With spring approaching it’s the time of year when folks are contemplating pulling their boats out of storage in anticipation of Spring paddling. The ice may still be on your local lake, but that doesn’t mean you can’t get everything ready to go before the water opens.
The first task is to collect all your gear (paddles, PFD’s, dry bags, immersion clothing, and all the required safety equipment). If you’re anything like me, this may be more challenging than it should be with things strewn here, there, and everywhere.
Which leads us to the first pre-season tune-up tip: get your gear organized.
- A check list ensures you’ve got all the necessary items or identifies any piece that has gone missing and needs replacing
- Inspect PFD’s, spray skirts, paddling clothing, etc… for tears, rips, and other damage – patch or replace as needed
- Air out dry bags, booties, gloves, and other clothing that may have been put away damp – clean using a mold remover if necessary
- Replace batteries in electronics, test your flashlight, and make sure your throw bag rope is properly coiled
Once all your gear is accounted for, the next priority is your boat.
After pulling your canoe or kayak out of storage, give it a thorough cleaning to remove any grim left from last season’s adventures or dust that’s accumulated over the winter. Not only does it bring back the luster and beauty of your boat, but it helps you easily locate any small spider cracks in gel-coat (for composite constructions) that you may have missed in the Fall.
Should you uncover any dings, now is the time to fix them in order to prevent any missed time on the water. Gel-coat repairs, patching holes, or reinforcing compromised cloth are relatively easy and can be done on your own; to learn more about doing minor repairs yourself, check out the articles Canoe Maintenance & Storage and Kayak Maintenance & Storage. For major repairs, contact us to learn about our off-site repair technician.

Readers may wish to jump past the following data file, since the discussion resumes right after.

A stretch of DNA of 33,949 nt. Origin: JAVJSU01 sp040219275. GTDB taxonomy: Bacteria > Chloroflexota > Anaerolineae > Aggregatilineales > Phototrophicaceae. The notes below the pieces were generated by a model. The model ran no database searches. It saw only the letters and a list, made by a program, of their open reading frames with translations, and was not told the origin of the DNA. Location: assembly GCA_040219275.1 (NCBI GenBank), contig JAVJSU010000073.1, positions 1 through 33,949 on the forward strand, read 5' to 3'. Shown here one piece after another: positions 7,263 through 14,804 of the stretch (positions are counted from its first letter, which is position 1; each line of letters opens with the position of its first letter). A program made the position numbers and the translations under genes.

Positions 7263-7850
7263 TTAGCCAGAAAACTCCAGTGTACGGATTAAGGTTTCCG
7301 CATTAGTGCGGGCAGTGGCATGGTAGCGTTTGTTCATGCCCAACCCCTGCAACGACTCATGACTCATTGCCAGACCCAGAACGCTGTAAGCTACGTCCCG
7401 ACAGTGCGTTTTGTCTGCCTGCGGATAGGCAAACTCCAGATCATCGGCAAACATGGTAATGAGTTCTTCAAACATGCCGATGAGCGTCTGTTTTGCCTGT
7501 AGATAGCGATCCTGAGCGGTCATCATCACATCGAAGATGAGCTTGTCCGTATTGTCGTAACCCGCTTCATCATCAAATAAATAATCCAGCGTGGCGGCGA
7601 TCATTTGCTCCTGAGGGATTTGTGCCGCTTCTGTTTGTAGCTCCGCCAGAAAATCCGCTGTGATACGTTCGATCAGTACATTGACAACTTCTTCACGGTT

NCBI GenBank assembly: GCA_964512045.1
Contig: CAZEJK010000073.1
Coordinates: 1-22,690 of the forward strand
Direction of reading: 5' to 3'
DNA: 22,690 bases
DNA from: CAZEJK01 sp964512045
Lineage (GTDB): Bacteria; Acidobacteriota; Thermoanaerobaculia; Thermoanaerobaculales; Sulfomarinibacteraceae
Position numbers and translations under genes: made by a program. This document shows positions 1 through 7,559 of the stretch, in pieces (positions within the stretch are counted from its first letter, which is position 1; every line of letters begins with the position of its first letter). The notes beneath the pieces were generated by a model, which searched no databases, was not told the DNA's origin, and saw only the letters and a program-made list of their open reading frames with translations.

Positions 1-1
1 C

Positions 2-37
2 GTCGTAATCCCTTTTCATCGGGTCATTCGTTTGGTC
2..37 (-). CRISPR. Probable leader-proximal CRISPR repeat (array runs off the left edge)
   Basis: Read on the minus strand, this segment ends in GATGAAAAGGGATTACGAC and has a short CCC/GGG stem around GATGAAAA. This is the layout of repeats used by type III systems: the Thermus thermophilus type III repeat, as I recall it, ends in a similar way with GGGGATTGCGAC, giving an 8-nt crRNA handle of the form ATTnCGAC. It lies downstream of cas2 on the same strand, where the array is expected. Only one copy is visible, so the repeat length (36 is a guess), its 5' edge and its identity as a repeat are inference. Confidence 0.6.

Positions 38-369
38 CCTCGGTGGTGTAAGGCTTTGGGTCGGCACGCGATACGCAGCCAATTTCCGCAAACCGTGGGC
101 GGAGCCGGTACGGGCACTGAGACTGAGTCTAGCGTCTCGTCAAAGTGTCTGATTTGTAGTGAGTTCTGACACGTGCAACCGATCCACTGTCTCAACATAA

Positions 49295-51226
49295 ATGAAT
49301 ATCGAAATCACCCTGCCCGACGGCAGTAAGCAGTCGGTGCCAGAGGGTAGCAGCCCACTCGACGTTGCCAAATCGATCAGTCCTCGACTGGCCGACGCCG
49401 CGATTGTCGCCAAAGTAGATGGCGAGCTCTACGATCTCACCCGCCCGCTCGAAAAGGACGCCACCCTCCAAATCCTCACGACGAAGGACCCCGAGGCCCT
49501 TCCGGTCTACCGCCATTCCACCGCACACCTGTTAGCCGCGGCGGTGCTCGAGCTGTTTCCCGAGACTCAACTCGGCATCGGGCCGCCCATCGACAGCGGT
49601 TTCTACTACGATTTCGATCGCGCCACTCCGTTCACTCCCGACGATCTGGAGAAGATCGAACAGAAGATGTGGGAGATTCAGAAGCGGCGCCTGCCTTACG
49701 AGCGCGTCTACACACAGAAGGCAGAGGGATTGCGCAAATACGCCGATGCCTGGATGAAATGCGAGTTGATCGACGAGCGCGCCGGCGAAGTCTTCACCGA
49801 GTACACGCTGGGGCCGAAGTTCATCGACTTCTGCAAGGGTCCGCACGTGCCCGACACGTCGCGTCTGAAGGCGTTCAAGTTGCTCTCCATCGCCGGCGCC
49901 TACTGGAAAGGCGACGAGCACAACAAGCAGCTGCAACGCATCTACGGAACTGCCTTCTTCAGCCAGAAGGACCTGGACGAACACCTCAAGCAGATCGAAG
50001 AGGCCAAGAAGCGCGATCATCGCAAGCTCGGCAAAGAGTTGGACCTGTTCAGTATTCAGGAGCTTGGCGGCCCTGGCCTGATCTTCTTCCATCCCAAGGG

Here are a few other tune-up tips relating to your boat:
- Open hatch lids to allow the compartments to air out – clean with a mold remover if necessary
- Inspect hatch lids for cracks and suppleness – apply 303 Protectant to ‘soften’ up the covers and prevent cracks / replace if necessary
- Check functionality of skeg / rudder controls – repair if needed
- Be conscious of temperature if conducting gel-coat or cloth repairs out side or in an unheated space – resin and gel-coat does not set-up properly if it is cooler than 10˚ Celsius
Lastly, it’s important to prepare your body for paddling and not just your equipment. If you find yourself hunkered down for most of the off-season, tuning up your fitness will go a long way to improving the experience of your first couple of trips. It will help prevent injury, reduce fatigue, and allow you to stay on the water longer during the inaugural outing.
- Ease into a simple workout regime to up your cardio and strength
- Participate in a few yoga classes to improve flexibility and strengthen your core
- Stay limber by taking part in activities such as that activate your paddling muscles
- Start off slow and increase the difficulty of your sessions as the start of the paddling season gets closer
Now get out paddling!
If there’s open water nearby and you have the skill and proper equipment for cold water paddling, then get a head-start on the paddling season. That said, be sure to exercise caution and don’t exceed your abilities; safety is paramount in paddling, and that’s even more true when it comes to being on the water in the late winter.
Thanks for reading, and if you have any Pre-Season Tune-Up Tips for Paddlers you’d like to share, please send them to us on Facebook, Instagram, or via email!
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